The Translators' House at Balatonfüred, a well equipped house for visiting translators of international repute, is under dire threat: private sponsorship has been withdrawn after several years of great generosity, and ministerial financial support is to be severely cut.
Over the years the writer Gábor Lipták entertained many notable figures in the worlds of art, music and literature at his house in Balatonfüred, and bequeathed it to the Arts Foundation on condition that it be used for literary pursuits. Over the past fifteen years his purpose has been met in full: sponsorship – ministerial, municipal and private – has turned the villa into a well equipped house of international repute, where visiting translators from many countries have found an atmosphere conducive to productive work in the beneficial company of their colleagues. Lipták's bequest to the nation has borne much fruit in the world-wide dissemination of the best of Hungarian culture, and until recently seemed likely to continue to do so. Now, however, it is suddenly under dire threat: private sponsorship has been withdrawn after several years of great generosity, and ministerial financial support is to be severely cut. The resultant shortfall, if it cannot be urgently offset, will result in the loss in the near future of a cultural facility that has few, if any, equals in the world. (See also: The Memory Room - an essay on the Translators' House written by Ottilie Mulzet.)
As presently constituted, the Translators' House has an annual budget of 12 million Hungarian forints – approximately ₤32,000, $53,000 or €43,000 – not big money for an almost unique and steadily developing establishment – recent improvements have included the provision of wheelchair access to part of the premises. All hope is not yet lost of a better offer from the Ministry of Human Resources, but the worst is devoutly to be feared. Any assistance that may be forthcoming, be it in the form of advice or tangible support, will be gratefully received.
The Hungarian Association of Literary Translators has approached the Ministry of Human Resources (Emberi Erőforrások Minisztériuma, EMMI) by means of an open letter on the subject of its withdrawals of funding in cultural areas, addressed in particular to the Minister, Zoltán Balogh, and the Secretary of State for Cultural Affairs, László L. Simon, with reference to the curtailment of provision for the Translators' House.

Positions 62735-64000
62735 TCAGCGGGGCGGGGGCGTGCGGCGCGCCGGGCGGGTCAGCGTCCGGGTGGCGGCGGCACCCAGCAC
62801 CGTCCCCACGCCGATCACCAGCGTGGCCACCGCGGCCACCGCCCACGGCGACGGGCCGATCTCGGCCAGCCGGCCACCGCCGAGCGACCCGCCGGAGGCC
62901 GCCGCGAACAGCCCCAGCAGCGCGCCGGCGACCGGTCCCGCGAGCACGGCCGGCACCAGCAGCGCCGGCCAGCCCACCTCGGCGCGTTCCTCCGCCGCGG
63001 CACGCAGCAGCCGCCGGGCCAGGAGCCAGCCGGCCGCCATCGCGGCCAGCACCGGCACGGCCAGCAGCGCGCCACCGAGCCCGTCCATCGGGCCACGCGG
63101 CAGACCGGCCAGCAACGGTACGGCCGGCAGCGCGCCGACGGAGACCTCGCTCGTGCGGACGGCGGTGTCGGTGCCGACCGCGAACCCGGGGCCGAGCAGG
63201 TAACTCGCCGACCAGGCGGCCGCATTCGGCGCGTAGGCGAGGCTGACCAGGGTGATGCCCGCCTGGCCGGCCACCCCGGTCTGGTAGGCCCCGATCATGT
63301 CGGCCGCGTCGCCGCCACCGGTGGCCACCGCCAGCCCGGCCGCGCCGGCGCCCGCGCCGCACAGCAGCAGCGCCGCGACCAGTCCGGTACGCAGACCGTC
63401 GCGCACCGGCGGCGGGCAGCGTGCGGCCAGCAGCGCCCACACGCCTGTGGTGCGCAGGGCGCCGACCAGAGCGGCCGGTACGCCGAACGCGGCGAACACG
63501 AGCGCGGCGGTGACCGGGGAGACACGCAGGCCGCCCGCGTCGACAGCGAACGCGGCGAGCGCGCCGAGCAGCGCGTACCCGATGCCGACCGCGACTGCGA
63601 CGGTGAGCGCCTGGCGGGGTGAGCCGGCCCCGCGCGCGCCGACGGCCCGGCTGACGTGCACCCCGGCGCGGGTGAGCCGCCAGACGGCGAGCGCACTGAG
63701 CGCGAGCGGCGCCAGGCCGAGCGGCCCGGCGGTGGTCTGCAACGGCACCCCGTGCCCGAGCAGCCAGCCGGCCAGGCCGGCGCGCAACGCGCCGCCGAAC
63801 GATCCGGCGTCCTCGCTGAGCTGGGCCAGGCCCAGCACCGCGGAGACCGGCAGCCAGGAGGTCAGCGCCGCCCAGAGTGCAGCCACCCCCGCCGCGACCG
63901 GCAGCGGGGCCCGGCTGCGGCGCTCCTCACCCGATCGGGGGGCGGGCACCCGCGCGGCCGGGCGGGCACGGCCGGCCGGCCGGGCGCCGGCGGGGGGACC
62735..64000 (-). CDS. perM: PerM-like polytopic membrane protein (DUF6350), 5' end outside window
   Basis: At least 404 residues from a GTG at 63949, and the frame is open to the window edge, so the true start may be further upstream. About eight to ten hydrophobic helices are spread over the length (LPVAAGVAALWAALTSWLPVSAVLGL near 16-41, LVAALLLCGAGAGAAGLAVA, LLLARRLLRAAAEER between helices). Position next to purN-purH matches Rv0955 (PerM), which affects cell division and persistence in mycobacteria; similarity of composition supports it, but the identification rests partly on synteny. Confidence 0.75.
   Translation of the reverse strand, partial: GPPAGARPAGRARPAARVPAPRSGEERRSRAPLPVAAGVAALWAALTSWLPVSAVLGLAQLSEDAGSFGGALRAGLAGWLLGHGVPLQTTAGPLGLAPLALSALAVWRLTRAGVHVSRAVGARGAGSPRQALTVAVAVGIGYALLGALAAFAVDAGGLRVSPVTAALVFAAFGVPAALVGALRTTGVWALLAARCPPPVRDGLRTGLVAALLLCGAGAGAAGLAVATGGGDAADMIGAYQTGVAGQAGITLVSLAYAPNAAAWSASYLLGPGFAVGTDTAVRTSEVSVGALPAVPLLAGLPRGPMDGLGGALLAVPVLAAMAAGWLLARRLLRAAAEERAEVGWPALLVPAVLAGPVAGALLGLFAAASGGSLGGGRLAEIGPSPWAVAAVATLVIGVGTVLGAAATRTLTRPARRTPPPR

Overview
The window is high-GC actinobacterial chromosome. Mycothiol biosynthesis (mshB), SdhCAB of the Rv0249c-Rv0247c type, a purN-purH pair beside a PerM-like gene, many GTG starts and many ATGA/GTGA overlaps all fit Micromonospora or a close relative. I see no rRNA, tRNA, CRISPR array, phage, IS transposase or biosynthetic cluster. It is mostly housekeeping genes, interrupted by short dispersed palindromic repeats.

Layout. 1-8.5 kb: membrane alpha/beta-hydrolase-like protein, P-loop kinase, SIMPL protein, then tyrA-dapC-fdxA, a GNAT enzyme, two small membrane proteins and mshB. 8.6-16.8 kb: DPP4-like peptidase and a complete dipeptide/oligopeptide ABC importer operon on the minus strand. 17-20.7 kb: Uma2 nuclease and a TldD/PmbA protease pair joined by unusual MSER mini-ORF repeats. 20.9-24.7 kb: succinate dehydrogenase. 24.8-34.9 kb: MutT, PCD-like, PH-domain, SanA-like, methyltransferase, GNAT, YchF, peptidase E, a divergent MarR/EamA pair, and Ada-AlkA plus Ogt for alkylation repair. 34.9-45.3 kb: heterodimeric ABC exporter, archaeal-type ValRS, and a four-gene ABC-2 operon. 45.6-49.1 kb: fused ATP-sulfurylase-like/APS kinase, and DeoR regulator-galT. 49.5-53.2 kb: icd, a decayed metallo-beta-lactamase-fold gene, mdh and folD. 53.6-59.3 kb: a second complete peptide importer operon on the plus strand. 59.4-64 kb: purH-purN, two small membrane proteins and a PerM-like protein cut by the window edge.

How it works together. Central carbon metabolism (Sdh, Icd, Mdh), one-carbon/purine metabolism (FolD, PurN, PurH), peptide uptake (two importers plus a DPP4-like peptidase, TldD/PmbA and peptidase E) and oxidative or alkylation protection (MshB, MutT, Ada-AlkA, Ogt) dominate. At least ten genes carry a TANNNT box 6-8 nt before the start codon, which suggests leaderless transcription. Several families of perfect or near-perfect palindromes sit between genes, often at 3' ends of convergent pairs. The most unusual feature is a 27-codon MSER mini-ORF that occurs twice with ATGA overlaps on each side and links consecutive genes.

Hungarian Association of Literary Translators
Executive Committee: Chairman: Péter Papolczy; Vice-Chairman: Mónika Mesterházi; Members: Anikó Ádám, Márta Pávai Patak, Katalin Szlukovényi
For the attention of His Excellency the Minister and of the Secretary of State for Cultural Affairs.
Budapest, 18 November 2012
Subject: Restrictive measures in cultural areas, with special reference to the Hungarian Translators' House.
Excellency, Dear Secretary of State,
The Executive Committee of the Hungarian Association of Literary Translators wishes to associate itself with the views expressed in the open letter on the same subject addressed to you by the Executive Committee of the Attila József Circle. In addition to the arguments of principle therein expounded in support of the work of the Hungarian Translators' House, it would advance the following professional points:
We have every right to be proud of Hungarian literature from its earliest beginnings to the present day. Were it not for literary translators, however, our desire for it to be made known to the wider world would be futile. The number of speakers of Hungarian, coupled with the paucity of related languages, means that without ambassadors to represent it, translators to bear it abroad, Hungarian literature would be trapped at home. Every time that a book achieves success outside Hungary it redounds to the credit of a translator, and in the recent past several Hungarian writers and their translators have enjoyed public recognition in the form of distinguished awards. To quote Péter Esterházy's words to the Hungarian Telegraphic Agency on the occasion of the presentation to him and his translator Ágnes Járfás of the Prix Laure Bataillon (source: www.litera.hu): “I am delighted when translators are awarded prizes, because they don't receive a lot of attention, and the only books of mine that appear abroad are those of which I haven't written a single word.”
Furthermore, the case of those that translate from Hungarian is a special one. Anywhere from Madrid to Ulaanbaator it is much easier to access grammars and mono- or bi-lingual dictionaries for the major world languages than it is to find the equivalent for Hungarian. Numerous Hungarian books are translated from intermediary languages. The Hungarian Translators' House facilitates the work of those translating from the original, and is specifically equipped to make available to the visitor practically every work of reference that exists on Hungarian language and literature, in addition to a generous provision of contemporary literary material. It offers the opportunity for focused and undisturbed work, and at the same time for consultation with others similarly engaged. The Hungarian Translators' House Foundation has been since its inception a member of the Réseau Européen des Centres Internationaux de Traducteurs littéraires (RÉCIT, the European Network of International Literary Translators' Centres), and participates in its activities.
The functioning of the Hungarian Translators' House must not be jeopardised, as that would mean leaving in the lurch not merely those that translate Hungarian literature, but also Hungarian culture itself.
The Executive Committee of the Hungarian Association of Literary Translators:
Chairman: Péter Papolczy
Vice-Chairman: Mónika Mesterházi
Members: Anikó Ádám, Márta Pávai Patak, Katalin Szlukovényi
Translated by: Bernard Adams